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Outreach

Undamming Washington’s Elwha River—Public Lecture on Largest Dam Removal in U.S. History



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The largest dam removal in U.S. history was the subject of a public lecture by U.S. Geological Survey (USGS) research geologist Amy East on February 26, 2015, at the USGS campus in Menlo Park, California. East described changes to the landscape caused by the removal of two large dams—the 32-meter-tall Elwha Dam and the 64-meter-tall Glines Canyon Dam—from the Elwha River in Washington State. This was the largest dam removal ever undertaken, both in terms of the dams’ heights and in terms of how much sediment had accumulated behind them.

USGS research geologist Amy East gave a public lecture on the effects of removing two large dams from the Elwha River in Washington State
Above: USGS research geologist Amy East gave a public lecture in February 2015 at the USGS campus in Menlo Park, California, on the effects of removing two large dams from the Elwha River in Washington State. Screenshot from USGS Evening Public Lecture Series video (click on “Video Archives” in bar at top of page). [larger version]

Staged deconstruction of the two dams began in September 2011 (see “Elwha Dam Removal Begins—Long-Planned Project Will Restore Ecosystem, Salmon Runs,” Sound Waves, Nov./Dec. 2011) and ended in summer 2014. Numerous federal, tribal, state, and academic scientists are collaborating to examine and report the effects of this restoration effort. East is one of many USGS scientists participating in the collaboration. They began gathering baseline data on the Elwha and the coastal area around its mouth on the Strait of Juan de Fuca more than 5 years before dam deconstruction began (for example, see “Studying the Elwha River, Washington, in Preparation for Dam Removal,” Sound Waves, Nov./Dec. 2006), and they will keep studying the river system to understand its physical and biologic changes.

Location of the Elwha River; background images courtesy of Google Earth
Above: Location of the Elwha River. Background images courtesy of Google Earth. [larger version]

After introducing her audience to the history of dams and dam removal in the United States, East focused on the Elwha and, specifically, on the effects of releasing massive amounts of sediment downstream during the first 2 years of dam deconstruction. Approximately 90 percent of this sediment made it to the river mouth, even though there were no floods during that 2-year period; in fact, the river’s water discharge and peak flows were moderate compared with historical gaging records. “This was probably the biggest surprise of the study so far,” she said—that the river could move so much material downstream without floods to push it along.

Additional effects documented by East and her USGS colleagues include a rise of about 1 meter in the elevation of the riverbed, the appearance of new channels, formation of new gravel bars, and a general decrease in bed-sediment grain size—a change that has improved spawning areas for fish. Other USGS scientists have documented significant enlargement of the coastal delta at the river’s mouth.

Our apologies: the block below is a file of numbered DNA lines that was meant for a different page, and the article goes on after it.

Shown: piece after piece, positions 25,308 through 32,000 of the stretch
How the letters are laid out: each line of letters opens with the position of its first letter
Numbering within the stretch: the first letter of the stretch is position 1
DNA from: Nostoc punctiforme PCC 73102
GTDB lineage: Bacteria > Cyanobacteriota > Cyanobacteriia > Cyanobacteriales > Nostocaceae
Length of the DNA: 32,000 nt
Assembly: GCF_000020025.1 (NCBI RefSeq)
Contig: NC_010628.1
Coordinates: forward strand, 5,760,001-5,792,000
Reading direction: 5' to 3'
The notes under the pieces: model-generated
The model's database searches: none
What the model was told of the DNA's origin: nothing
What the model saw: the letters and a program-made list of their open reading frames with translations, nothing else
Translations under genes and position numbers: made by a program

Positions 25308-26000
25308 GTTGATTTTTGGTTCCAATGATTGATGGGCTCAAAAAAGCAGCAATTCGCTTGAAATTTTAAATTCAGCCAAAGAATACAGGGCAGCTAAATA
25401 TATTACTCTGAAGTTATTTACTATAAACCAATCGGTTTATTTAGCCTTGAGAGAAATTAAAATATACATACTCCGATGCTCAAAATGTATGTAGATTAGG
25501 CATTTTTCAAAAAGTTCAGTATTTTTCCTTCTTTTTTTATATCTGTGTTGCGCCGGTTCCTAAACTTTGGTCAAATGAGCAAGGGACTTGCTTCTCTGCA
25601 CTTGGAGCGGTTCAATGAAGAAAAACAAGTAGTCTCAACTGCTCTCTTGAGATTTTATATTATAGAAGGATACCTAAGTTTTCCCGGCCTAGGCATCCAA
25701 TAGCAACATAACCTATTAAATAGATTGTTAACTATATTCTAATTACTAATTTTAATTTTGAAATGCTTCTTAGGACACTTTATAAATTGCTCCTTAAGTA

Survey taken before dam removal in 2007 After dam removal in 2014, the same area had finer grained sediment
Above Left: Before dam removal, Amy East (then Amy Draut) surveys along the Elwha River in March 2007. USGS photograph by Joshua Logan. [larger version]

Above Right: After dam removal, the same area had finer grained sediment in March 2014; surveyor in the distance is James Starr of the USGS Washington Water Science Center. (Note the tall iron I-beam on the left side of both views.) USGS photograph by Joshua Logan. [larger version]

Details about these and many other findings were recently published in the journal Geomorphology in a series of papers about the first 2 years of dam removal (see “Scientific Portrait of the Largest Dam Removal in U.S. History,” this issue). This information about how the physical system has changed provides a basis for biologists to understand changes to habitats.

USGS scientists continue to monitor the river system, and, as East told her audience, “We expect to learn from the Elwha for years to come.”

To watch an archived video of East’s talk, visit the USGS Evening Public Lecture Series website and click on “Video Archives” in the bar at the top of the page.


Related Sound Waves Stories
Elwha Dam Removal Begins—Long-Planned Project Will Restore Ecosystem, Salmon Runs
Nov. / Dec. 2011
Studying the Elwha River, Washington, in Preparation for Dam Removal
Nov. / Dec. 2006
Scientific Portrait of the Largest Dam Removal in U.S. History
Jan. / Feb. 2015

Related Websites
Elwha River Restoration
NPS
USGS Evening Public Lecture Series
USGS

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in this issue:

Research
Virus Calculated as Culprit Killing Sea Stars

Scientific Portrait of the Largest Dam Removal in U.S. History

California Seafloor Mapping Program Reaches Milestone

Future Wave and Wind Effects on Pacific Islands

Fieldwork
California’s Sea Otter Numbers Holding Steady

New USGS Research Vessel in the Great Lakes

Spotlight on Sandy
Five New USGS Oceanographic Datasets Published Online

Outreach
Explore Coastal and Seafloor Images along U.S. Coasts

Getting Out of Harm’s Way—Evacuation from Tsunamis

USGS at the 2014 St. Petersburg Science Festival in Florida

Tribal GIS Training in the Northeast U.S.

Undamming Washington’s Elwha River—Public Lecture

Awards
Geologist Brian Atwater Receives Communications Award

Publications
Frozen Heat—New International Report on Methane Hydrates

Jan. / Feb. Publications

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